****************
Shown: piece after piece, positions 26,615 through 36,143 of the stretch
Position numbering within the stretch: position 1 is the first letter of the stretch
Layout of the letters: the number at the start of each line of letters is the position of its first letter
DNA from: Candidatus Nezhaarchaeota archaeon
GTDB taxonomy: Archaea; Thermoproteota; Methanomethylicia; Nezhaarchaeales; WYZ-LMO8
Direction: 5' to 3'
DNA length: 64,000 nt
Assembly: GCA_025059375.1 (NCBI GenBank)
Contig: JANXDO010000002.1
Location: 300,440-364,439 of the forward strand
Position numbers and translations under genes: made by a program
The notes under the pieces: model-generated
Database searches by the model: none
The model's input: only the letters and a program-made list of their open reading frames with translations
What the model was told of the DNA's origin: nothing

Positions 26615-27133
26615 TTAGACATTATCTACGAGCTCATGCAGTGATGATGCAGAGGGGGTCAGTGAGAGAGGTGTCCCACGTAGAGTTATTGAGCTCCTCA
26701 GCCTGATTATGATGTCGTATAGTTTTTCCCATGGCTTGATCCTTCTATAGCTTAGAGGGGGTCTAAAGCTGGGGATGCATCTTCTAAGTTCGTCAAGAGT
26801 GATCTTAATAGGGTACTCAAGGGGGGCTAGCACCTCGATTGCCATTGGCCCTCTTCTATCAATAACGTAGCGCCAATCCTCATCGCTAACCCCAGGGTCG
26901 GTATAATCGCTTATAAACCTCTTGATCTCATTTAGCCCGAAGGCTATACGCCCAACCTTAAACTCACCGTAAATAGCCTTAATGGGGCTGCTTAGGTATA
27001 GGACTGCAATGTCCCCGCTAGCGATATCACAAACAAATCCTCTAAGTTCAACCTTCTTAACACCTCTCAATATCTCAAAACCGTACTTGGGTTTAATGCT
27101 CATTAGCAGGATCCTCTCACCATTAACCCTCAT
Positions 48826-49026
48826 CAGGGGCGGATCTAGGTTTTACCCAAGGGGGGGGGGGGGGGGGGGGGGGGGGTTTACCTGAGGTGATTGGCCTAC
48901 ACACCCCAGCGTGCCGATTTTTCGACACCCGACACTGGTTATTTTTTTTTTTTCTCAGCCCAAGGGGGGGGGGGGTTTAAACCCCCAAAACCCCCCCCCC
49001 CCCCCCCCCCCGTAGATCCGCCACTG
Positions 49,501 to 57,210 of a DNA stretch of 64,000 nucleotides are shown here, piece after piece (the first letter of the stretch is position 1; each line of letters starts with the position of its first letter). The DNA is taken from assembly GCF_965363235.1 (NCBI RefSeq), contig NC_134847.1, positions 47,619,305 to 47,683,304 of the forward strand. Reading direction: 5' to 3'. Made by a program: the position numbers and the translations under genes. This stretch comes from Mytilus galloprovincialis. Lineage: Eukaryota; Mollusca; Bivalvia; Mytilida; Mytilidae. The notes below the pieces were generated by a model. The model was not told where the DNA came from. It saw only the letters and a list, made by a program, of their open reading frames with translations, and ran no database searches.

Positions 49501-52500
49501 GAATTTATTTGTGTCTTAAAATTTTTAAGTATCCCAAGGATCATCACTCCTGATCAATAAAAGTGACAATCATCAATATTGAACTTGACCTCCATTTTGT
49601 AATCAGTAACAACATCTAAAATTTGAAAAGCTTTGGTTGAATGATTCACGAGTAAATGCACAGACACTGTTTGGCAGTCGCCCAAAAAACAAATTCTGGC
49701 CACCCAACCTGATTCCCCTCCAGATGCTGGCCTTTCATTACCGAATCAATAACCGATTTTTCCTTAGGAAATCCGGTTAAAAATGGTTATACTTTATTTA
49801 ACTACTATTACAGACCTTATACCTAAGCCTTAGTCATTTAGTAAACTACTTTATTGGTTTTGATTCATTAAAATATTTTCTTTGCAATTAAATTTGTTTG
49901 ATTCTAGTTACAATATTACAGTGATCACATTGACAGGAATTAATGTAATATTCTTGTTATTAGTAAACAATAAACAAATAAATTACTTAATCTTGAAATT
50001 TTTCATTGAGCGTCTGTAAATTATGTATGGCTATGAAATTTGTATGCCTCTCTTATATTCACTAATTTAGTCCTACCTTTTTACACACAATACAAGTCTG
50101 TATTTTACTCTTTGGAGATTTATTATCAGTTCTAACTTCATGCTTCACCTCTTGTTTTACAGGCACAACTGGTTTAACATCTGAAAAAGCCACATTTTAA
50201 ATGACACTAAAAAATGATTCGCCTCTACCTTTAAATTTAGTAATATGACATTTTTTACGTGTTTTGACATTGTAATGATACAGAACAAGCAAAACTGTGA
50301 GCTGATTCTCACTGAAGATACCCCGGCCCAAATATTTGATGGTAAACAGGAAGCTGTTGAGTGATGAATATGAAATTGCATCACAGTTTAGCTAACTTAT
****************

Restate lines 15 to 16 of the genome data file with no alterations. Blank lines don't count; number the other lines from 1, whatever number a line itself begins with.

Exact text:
What the model was told of the DNA's origin: nothing

Positions 26615-27133